Thursday, May 8, 2008

CF Statistics that Aren't Frightening

Cystic fibrosis patients are surviving well into adulthood. This change has been rapid and dramatic. Sadly, there's still far too much information out there that can be overwhelming and downright discouraging.

Here is just a smattering of paraphrased information from medical professionals about their optimism (guarded or not) for the future and quality of life for cystic fibrosis patients. Where applicable, I've backed up their quotes with meaningful statistics.


...with only conventional treatments, survival rates for people with CF have improved dramatically...

[Patients continue to] have 100% lung function even 10 years after Pseudomonas colonization

Roughly 85% of the CF patients born in the ‘80’s survive today, and for the CF child born in the ‘90’s, there is no real decrease in life expectancy attributable to CF.

Dr. Birgitta Strandvik, CF Center Director,
University Hospital,G├Âteborg, Sweden

In an average year, between 120-150 patients with cystic fibrosis are given a double-lung transplant.

Thanks to new rules regarding who gets priority on the transplant list, people who are wait-listed for new lungs receive them in under 2 years.

"lung transplantation can improve survival and quality of life for many cystic fibrosis patients."

Jonathan Orens, MD, Johns Hopkins School of Medicine

Pre-natal and Newborn screening for cystic fibrosis allows the child faster access to life-improving therapies and medications.

Thanks to newborn screening for CF, the average age at diagnosis is now 2 years old.

Clinical trials are progressing at a fast pace for therapies and medications to treat the symptoms of CF.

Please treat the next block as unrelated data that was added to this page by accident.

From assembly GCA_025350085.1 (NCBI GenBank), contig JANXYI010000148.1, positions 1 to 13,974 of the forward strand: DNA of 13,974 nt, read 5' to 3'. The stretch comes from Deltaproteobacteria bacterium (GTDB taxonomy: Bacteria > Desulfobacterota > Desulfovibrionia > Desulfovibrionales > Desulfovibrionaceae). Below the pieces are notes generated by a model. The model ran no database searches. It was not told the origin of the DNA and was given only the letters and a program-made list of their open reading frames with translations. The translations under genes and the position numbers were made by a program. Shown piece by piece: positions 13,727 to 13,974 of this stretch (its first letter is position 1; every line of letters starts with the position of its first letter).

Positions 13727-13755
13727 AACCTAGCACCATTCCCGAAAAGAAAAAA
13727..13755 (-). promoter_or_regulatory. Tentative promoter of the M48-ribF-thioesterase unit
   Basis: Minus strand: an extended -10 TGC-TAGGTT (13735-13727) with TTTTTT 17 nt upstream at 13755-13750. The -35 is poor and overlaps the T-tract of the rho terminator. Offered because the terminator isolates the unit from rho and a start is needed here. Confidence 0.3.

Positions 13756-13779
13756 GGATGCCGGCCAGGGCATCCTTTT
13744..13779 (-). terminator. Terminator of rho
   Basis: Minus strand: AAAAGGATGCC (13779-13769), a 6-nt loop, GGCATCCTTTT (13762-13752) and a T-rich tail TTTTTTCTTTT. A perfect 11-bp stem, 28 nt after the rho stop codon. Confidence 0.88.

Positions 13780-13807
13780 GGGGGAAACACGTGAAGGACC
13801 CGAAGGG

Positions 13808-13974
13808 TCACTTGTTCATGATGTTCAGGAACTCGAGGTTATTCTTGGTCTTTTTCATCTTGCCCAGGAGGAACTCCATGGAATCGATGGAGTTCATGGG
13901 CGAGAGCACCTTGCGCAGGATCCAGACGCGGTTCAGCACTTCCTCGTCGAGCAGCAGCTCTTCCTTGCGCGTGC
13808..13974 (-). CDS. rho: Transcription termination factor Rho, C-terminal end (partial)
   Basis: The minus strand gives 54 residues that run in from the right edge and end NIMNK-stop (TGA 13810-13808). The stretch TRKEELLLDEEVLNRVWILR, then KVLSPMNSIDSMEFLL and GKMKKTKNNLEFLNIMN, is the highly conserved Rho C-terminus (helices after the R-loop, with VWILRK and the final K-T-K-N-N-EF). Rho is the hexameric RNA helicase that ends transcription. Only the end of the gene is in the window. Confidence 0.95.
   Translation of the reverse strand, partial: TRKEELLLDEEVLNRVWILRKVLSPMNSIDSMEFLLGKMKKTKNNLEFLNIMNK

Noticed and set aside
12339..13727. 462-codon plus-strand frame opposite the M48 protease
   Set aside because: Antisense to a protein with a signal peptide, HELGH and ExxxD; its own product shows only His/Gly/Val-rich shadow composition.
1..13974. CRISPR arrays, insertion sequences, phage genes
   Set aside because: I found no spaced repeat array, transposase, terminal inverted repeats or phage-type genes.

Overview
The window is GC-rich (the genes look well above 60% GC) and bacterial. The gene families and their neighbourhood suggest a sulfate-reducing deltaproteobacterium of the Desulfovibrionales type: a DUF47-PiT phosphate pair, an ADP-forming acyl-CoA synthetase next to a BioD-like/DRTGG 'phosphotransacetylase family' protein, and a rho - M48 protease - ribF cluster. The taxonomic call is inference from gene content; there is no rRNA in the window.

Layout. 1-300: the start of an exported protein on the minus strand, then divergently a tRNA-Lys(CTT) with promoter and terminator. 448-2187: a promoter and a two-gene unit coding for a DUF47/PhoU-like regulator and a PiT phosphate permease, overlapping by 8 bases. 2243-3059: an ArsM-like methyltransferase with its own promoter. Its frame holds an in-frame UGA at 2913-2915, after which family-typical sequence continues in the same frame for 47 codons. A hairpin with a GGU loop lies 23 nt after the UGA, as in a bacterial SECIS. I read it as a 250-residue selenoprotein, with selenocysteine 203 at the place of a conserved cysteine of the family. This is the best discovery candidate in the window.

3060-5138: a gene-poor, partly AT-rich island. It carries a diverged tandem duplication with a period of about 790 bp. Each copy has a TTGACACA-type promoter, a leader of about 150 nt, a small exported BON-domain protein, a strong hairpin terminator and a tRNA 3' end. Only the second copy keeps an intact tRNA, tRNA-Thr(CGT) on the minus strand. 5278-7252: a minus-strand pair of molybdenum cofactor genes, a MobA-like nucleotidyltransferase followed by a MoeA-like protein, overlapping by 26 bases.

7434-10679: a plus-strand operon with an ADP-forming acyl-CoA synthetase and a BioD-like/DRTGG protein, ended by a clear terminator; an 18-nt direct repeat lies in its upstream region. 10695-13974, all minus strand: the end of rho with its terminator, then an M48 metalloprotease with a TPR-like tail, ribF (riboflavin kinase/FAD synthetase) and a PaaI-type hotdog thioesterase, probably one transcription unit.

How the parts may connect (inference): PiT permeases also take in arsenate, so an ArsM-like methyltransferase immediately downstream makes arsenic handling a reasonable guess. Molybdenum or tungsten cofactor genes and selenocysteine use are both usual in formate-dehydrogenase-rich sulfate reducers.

Genetic testing for the most common types of CF mutations is now affordable. A full panel of genetic screening is also available, which makes the future bright for treatments that focus on specific genotypes (i.e., mutations ) of CF.


Matt Todd said...

Good stats. It's nice to hear positive information for a change. Seems that whenever there is an article about CF it is always rather depressing. If you were to have listened to the life expectancy that my parents were told when I was diagnosed, i should have been gone 7 years ago. Treatments have sure come a long way since then and there are so many more options and effective treatments available that really help to improve things. I am now on the lung transplant list, which is something i was never even aware of ten years ago. Now the hope of a much increased quality of life after the transplant has me really excited and far more motivated to keep on fighting.

Lauren said...

Thanks Todd. I hope your fight doesn't exhaust you and that you'll get your transplant soon! Thanks for checking my blog. I appreciate your thoughtful comments too. They really add a lot.